“So some are healthy, relatively speaking?”

“Yes. It seems.”

“And that’s sad.” he says.

Silence.

“So if they curse someone who’s dangerous to curse the curse comes back on them?” he wonders.

“Some things shouldn’t be done.”

“Who does love you other than God? And your father, possibly?” he asks. In Heaven he means.

“The English.” says Pat Wilson.

He laughs. “Who else?”

“Me!” shouts Elliott.

“As a friend?” he asks, shocked.

“Yes!” he says. “But that means something.”

“I’m sure you mean romantic love.” says a man. “And in that case, she’s loved by me.”

“And who are you?” asks a professor.

“I’m Michael.”

“Although I haven’t entirely given up yet.” says Louis.

“And I haven’t either. But…if I’m straight and was, I should have told her I loved her and I didn’t enough. Or clearly. More clearly, than enough really.” says Lem. “I need to love her more than the way I loved Jack, however inauthentic that was.”

“Do you love her?!”

“Me Lem?”

“Yes!”

“Yes.”

“How much?”

“A lot.” says Lem.

“But I love her more.” says Michael.

“And I love her the most. But I messed-up.” says Louis.

“Did the Illuminati hater affect things?”

“Yes!!”

“He’s like a super villain.” says a perfume hater. “With a dark, mysterious identity.”

“Let’s name him something!” a perfume hater says.

“How about Ramone Yves Olson.” says Lacey. “And we will henceforth call him Mr. Peggy Olson since I think that protects everyone’s privacy.” She thinks. “He’s not on Mad Men, by the way. His type shows up in various characters. But he’s not literally on the show.”

“Would Peggy have dated him?”

“She might have gone on a date. But it wouldn’t have gone well.” says Lacey. “I think it would just have been awkward.”

“What did Louis do?” asks a gay Millennial.

“He betrayed me.” says Lacey. “Possibly with his wife and Athalia.”

“Two dead blonds.”

“Yes!” says Lacey.

“Wait, Athalia Ponsell?!”

“Yes. I suggested they date each other to be kind.” Lacey rolls her eyes.

“Did he know her?!”

“Seemingly no.” says Lacey.

“So you introduced them? And then it went very badly.” says someone.

“Yes.”

“I love her! And if I can forgive her for her interest in other men…I love her the most.” says Lem.

“But you didn’t need that much from Jack.” says Lacey.

Lem cries.

“Why did you go too far with Athalia?” the gay asks Louis.

“I was hurt. She was in love with Elliott and Joe.” he says.

“So you guys are in Purgatory or God’s somehow allowing this?” says a Christian.

“Or it’s what would have happened.” says Lacey.

He laughs. “And they’re in Heaven?”

“That might be it.” She nods. “Or it’s just Purgatory.”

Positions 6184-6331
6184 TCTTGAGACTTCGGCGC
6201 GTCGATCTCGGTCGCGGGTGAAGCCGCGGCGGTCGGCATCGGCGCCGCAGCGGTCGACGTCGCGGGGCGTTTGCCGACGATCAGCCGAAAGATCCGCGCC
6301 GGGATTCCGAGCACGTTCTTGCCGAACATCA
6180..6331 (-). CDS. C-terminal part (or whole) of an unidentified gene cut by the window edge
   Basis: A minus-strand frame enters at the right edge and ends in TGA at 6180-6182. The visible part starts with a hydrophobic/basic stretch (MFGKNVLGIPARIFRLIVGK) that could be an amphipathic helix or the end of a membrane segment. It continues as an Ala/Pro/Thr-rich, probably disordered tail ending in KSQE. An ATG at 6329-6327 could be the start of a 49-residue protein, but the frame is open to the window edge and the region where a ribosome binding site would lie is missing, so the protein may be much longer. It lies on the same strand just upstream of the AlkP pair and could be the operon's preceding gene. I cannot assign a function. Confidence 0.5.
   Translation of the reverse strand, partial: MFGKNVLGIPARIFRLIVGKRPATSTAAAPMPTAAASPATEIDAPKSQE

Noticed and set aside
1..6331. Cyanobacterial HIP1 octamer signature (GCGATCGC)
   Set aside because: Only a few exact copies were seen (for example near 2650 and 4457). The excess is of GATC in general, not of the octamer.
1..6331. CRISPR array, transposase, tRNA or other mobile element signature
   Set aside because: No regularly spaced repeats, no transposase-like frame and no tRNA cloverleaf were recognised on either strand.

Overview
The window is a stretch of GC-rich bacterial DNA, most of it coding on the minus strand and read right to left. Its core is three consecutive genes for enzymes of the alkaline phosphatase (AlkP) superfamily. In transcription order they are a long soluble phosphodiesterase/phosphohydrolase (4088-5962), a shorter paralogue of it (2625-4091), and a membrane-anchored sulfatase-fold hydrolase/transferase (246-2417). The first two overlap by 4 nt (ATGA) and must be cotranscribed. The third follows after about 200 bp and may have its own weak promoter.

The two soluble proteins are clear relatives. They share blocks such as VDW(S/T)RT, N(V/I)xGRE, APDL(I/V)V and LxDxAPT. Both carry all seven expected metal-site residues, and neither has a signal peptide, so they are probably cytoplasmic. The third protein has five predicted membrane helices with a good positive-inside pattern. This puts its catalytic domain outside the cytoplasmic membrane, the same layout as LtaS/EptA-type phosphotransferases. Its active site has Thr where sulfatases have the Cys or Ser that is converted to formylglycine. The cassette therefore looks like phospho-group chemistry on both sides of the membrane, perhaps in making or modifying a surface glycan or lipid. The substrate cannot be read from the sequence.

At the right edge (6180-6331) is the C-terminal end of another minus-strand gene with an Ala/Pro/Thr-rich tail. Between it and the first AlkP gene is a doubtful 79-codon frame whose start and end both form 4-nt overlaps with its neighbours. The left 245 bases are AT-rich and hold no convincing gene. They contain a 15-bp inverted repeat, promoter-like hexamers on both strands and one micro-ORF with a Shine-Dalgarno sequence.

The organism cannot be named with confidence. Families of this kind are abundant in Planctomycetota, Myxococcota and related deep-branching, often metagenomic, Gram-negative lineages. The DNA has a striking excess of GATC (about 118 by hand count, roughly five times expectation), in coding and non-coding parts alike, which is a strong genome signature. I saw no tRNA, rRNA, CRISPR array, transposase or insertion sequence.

“Poor Louis.” says someone.

“But Michael is Michael?” asks a woman in shock. “As in the Asmats?”

“Yes!”

“Lem, who does it hurt that she feels something for?”

“Anyone but me.”

She laughs. “Were you jealous over Jack or dud they imagine you were?”

“It’s my personality.” He laughs. “But I wasn’t in love.” He shakes his head. “I think they imagined it, I’m afraid.”

“Do you tell her stuff like that?” asks the gay man. “Lacey.”

“I get interrupted. Often.” he says.

“Did Mr. Peggy Olson orchestrate Joe’s downfall and Elliott’s as well?” asks a Millennial.

“They did manipulate demons to attack them, possibly.” says a female.

“To confuse them?!” asks a Christian.

“Yes.”

“How does Mr. Peggy Olson not realize how dumb he’s being?” asks a woman.

“He’s probably traumatized by his meteoric success. The transition to the life of an elite and all that. And he’s really dissociative.” says a perfume hater.

“And he just treats the Illuminati meetings like it’s just him and his friends playing with a Ouija board in the basement as teenagers.” adds a reader.

“And how many of them are living in reality themselves?” someone else asks.

“Is that why you think the elite should be more carefully vetted, so to speak?” asks the loudest perfume hater.

“Yes!” says Lacey.

“Like old money versus new?” asks a hater.

“Yes!” says Lacey.

“Because old money doesn’t get so mentally lost when they find out about this stuff. They just find it sad, predictable and fascinating.” Someone thinks. “Maybe amusing that a fantastical conspiracy is true. But not…lost to the point of a break with reality.”

“Like finding out…ghosts are possibly real too.” says a hater. “And nowadays a conservative wouldn’t bat an eye either. Not just old money. But all conservatives.”

“Some Liberals who indulge in the supernatural might not be so shocked.” says a woman.

“Did Mr. Peggy Olson…accidentally leak to the dead press?”

“If he exists.”